Hubble views Ring Nebula in greatest detail ever
Sen—The Ring Nebula, or Messier 57, is one of the better known celestial targets for amateur astronomers in the northern night sky. Now the sharpest ever view of it has been obtained by the Hubble Space Telescope.
The nebula’s popular name comes from its classic shape like a torus when viewed through a large telescope. But a small instrument will show M57 as just a faint and tiny smudge between the lower two stars in the diamond pattern below bright star Vega in the constellation of Lyra.
Discovered by astronomer Antoine Darquier de Pellepoix in 1779, it was swiftly added by the French comet-hunter Charles Messier to his 18th century catalogue of similarly fuzzy objects - now known to be galaxies, gas clouds and star clusters - that he might mistake for his own chosen prey.
The Ring Nebula is actually a shell of gas thrown off by a star 4,000 years ago when it was running out of hydrogen to convert into helium. It is of a type known as a planetary nebula - that is due to its shape because it has nothing to do with planets. Though it resembles a ring, it is more a spherical structure which the latest detailed observations reveals has a complex structure.
The Ring Nebula is relatively close to us at a distance of just over 2,000 light-years and it is about one light-year wide. At the centre of the colourful main ring is that faint, dying star that was once like the Sun but is becoming a dense, hot white dwarf near the end of its evolution.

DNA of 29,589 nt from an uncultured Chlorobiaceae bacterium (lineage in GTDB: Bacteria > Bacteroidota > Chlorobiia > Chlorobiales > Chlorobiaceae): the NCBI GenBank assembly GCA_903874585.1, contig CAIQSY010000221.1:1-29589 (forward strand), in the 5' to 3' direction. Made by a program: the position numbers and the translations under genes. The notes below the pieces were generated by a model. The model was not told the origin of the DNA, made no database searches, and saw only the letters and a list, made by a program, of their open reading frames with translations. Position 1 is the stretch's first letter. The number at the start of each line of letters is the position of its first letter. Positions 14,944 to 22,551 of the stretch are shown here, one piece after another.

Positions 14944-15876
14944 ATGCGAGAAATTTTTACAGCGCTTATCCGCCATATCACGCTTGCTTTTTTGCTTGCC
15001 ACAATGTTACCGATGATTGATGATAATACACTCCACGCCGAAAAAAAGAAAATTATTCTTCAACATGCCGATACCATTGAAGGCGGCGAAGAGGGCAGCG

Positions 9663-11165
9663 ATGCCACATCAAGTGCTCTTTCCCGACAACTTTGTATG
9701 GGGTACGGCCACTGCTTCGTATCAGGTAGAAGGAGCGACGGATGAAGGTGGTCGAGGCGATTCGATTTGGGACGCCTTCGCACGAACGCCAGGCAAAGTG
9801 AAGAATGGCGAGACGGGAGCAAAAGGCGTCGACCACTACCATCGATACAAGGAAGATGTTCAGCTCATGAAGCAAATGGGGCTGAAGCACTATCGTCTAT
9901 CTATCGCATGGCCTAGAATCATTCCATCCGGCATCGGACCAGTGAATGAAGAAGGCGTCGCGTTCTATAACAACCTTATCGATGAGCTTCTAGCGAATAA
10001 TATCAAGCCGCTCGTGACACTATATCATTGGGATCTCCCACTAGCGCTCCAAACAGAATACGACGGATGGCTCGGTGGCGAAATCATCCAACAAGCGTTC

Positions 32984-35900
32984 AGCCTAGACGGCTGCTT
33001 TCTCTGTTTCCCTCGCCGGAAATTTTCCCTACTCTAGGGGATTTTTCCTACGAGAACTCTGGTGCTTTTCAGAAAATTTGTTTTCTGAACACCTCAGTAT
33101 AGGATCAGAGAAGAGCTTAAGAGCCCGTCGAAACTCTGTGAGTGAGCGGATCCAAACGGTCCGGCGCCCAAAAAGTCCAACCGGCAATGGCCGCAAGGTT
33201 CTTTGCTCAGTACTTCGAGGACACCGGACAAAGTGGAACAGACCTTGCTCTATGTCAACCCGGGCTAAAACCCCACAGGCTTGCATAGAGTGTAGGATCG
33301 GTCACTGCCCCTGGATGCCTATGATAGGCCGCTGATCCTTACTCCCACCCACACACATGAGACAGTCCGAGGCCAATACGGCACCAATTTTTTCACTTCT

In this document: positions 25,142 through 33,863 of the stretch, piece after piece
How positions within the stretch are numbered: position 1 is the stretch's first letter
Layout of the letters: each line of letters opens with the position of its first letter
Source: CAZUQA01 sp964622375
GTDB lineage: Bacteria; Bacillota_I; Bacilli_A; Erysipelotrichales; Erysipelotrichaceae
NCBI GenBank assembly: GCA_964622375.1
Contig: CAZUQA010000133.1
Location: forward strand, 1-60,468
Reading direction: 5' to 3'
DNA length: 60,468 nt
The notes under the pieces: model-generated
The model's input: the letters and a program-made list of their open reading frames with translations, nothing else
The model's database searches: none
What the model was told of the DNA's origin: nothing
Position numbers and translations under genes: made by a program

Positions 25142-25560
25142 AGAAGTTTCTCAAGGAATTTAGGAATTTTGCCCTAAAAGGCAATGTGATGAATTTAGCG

A picture of the Ring Nebula combining Hubble's imaging with that from the Large Binocular Telescope. Credit: NASA, ESA, LBTO
Hubble’s image shows it looking like a twisted doughnut. The doughnut’s central region looks empty but is actually packed with lower-density material that stretches towards and away from us in a rugby ball/American football shape. Our view is almost directly down the structure’s polar axis.
Professional astronomers have combined Hubble’s detailed results with images obtained by the Large Binocular Telescope on Mount Graham, Arizona, to learn more about the Ring Nebula’s structure, evolution, physical conditions and motion.
C. Robert O’Dell of Vanderbilt University in Nashville, Tennessee led a research team that used the new data to map the Ring’s structure and construct the most precise 3-D model of the nebula.
He said: “With Hubble’s detail, we see a completely different shape than what’s been thought about historically for this classic nebula. The new Hubble observations show the nebula in much clearer detail, and we see things are not as simple as we previously thought.”
The outer rings of the nebula were formed when faster-moving gas slammed into slower-moving material. Dense dark knots line the interior of the ring where expanding hot gas has pushed into cool gas ejected previously by the doomed star.
The nebula is expanding at more than 70,000 kilometres an hour and will continue to expand for another 10,000 years, fading as the gas begins to mingle with the interstellar medium.
A video zooms in on the Ring Nebula to demonstrate its intricate structure. Credit: NASA/ESA/STScI